Once upon a time, there was a tiny Germanic name element: Aud. It meant wealth, and appeared mostly in compound names like Audoin and Audogar. I’m not sure if all of those names were directly related to Aud, but the sound was a fairly common one.
Eventually, Aud became Audo, Odo, and the familiar Otto.
Now Otto and his cousins are early days into a what could be a serious comeback, bringing with them forms of the name that have never been popular in the US.
From celebrity choices to hipster baby name lists to television characters, a growing number link back to Otto and company.
Also on the upswing: Otto’s quiet cousins, names linked in the deepest recesses of onomastic history, but completely under the radar today.
Otto Names for Boys
Otto – Through the years Audo become Udo and Odo and Otto, and it is the last of those that has proven most wearable in English. The first Holy Roman Emperor was Otto the Great, back in the 900s. Fast forward a thousand years to the 1800s in America, and Otto was a Top 100 pick. But then came the World Wars, and all things German were less desirable. Otto faded, leaving the US Top 1000 entirely in the 1970s. But now he’s back, re-entering the US Top 1000 in 2011, and reaching #696 in 2013. Otto feels quirky and cool. With that vibrant ‘o’ ending, Otto is an alternative for parents disappointed that Leo and Milo have gone mainstream.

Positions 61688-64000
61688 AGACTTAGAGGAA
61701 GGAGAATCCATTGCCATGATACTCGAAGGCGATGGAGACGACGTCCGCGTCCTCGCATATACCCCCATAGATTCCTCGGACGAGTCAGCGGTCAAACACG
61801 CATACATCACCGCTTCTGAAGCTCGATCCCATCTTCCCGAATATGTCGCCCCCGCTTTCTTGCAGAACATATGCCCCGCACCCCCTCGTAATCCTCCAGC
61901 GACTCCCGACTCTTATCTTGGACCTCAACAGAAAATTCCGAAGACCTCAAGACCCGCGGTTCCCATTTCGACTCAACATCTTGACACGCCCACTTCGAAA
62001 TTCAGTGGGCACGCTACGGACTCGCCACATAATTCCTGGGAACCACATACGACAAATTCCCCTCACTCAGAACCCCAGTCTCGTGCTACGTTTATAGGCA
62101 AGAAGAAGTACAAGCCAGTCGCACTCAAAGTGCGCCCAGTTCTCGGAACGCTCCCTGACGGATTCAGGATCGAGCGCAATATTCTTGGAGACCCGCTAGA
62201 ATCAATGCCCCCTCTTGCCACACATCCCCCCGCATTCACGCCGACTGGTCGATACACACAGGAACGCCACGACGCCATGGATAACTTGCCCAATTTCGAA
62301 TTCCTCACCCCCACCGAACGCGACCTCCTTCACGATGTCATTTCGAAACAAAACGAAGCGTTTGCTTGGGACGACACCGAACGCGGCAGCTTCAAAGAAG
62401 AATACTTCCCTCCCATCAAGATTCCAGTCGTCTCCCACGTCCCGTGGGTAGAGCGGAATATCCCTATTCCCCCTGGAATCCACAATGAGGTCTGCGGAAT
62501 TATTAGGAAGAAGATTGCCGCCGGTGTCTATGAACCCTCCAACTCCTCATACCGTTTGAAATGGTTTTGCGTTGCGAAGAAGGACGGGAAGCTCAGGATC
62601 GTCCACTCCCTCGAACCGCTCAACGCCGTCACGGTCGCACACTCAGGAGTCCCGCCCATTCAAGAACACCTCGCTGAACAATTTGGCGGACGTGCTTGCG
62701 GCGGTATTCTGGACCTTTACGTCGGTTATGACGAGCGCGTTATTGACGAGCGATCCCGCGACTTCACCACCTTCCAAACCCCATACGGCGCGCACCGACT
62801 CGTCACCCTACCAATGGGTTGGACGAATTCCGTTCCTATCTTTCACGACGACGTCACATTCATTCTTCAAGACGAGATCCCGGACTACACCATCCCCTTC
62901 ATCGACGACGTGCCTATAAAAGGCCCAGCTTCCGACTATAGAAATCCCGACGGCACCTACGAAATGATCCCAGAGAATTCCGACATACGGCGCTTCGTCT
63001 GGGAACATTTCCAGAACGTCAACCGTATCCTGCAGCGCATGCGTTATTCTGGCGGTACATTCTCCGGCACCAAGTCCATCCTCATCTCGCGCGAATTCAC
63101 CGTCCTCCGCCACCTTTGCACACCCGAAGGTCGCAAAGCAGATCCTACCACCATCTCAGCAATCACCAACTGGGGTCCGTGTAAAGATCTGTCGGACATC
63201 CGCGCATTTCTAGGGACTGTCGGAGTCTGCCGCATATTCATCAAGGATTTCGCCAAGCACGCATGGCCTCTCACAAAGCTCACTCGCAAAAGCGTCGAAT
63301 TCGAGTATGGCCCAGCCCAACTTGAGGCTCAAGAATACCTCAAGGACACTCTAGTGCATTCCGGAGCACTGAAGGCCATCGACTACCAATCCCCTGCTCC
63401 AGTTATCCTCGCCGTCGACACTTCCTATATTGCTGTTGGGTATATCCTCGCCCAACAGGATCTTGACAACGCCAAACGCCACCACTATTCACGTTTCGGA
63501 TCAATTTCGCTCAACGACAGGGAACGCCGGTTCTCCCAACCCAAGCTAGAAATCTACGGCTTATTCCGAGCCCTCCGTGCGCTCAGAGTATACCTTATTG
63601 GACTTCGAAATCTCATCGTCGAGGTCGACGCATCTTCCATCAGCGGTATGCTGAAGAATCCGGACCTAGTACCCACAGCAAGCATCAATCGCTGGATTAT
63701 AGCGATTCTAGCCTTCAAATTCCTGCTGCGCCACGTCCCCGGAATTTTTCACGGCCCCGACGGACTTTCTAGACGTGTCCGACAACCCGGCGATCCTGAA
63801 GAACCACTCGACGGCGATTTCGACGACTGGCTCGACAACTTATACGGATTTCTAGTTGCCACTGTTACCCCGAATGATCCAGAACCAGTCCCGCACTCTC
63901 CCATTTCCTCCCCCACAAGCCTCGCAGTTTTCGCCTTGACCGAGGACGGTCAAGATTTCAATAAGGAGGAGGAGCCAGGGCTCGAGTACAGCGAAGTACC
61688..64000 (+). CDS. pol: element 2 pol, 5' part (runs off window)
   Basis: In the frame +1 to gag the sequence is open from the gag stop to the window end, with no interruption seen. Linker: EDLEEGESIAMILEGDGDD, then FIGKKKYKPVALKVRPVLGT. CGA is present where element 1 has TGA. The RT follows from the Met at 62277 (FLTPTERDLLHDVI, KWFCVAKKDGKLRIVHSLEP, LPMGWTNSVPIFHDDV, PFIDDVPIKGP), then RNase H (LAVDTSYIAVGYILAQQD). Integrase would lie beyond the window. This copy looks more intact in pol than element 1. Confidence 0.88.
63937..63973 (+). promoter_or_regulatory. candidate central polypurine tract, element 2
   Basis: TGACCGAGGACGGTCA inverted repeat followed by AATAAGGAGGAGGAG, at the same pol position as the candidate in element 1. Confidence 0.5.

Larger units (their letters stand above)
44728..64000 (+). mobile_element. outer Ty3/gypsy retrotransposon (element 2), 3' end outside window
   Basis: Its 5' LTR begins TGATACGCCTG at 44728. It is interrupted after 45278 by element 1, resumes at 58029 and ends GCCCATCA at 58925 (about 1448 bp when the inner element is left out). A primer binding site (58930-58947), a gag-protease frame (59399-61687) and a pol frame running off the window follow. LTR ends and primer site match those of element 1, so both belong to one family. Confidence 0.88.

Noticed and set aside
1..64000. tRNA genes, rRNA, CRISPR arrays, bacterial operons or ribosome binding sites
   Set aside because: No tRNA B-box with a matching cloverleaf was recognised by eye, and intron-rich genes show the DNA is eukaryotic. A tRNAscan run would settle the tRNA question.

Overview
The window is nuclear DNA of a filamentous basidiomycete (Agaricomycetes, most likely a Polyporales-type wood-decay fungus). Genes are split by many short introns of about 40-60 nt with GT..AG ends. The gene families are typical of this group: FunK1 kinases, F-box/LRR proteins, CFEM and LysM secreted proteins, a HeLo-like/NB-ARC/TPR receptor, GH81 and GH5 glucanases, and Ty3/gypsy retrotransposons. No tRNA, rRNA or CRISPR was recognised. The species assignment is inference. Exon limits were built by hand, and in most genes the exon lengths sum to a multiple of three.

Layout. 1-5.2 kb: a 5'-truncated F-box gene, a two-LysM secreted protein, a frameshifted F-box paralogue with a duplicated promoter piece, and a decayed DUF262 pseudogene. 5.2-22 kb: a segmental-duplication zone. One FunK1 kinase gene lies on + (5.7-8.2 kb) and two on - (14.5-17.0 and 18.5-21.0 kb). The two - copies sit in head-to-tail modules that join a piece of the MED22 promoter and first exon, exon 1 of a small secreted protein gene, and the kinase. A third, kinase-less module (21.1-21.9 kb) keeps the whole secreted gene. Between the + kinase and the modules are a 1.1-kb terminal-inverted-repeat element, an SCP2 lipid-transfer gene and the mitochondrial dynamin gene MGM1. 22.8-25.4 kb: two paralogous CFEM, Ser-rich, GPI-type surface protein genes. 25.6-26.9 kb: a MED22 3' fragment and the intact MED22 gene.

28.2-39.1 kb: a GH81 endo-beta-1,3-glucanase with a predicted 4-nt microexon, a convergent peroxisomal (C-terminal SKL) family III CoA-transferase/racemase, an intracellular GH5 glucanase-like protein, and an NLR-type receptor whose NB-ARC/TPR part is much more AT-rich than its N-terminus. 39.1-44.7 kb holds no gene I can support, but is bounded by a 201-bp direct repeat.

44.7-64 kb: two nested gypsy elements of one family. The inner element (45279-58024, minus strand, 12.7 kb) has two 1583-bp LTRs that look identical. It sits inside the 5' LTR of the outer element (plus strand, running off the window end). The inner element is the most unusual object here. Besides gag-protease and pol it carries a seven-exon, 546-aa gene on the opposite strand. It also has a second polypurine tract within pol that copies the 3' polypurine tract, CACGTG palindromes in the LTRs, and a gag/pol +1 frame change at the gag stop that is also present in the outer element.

Otis – Otto has the edge in terms of numbers, but Hollywood prefers Otis. Olivia Wilde and Jason Sudeikis admitted that they were influenced by singer-songwriter Otis Redding when they named their son Otis Alexander in 2014. Otis is originally a surname form – think of Otis elevators and escalators. But it migrated to the first spot long ago, and was only slightly less popular than Otto in the nineteenth century. While Otis has yet to return to the US Top 1000, here’s guessing that we’ll see him there soon.
Odilon – Okay, no one is naming their sons Odilon. But I’m intriguing by this French rarity, just a few sounds removed from Shakespeare’s Oberon and the mythological-celestial Orion – which has seen a big uptick in use in recent years.
Otto Names for Girls
Odelia, Odilia – Olivia, Amelia, Odelia. It’s easy to imagine this name fitting right in, isn’t it? Odelia hugged the edges of the US Top 1000 back in the late nineteenth and early twentieth centuries. 28 girls were given the name last year. Meanwhile, Odilia is even rarer – never in the Top 1,000, and a mere five girls given the name in 2013. With no notable saints, queens, or pop culture references to speak of, Odelia seems destined to languish unused. And yet, if you’re after a girls’ name ending in -lia that is truly unusual, but not at all invented, Odelia qualifies.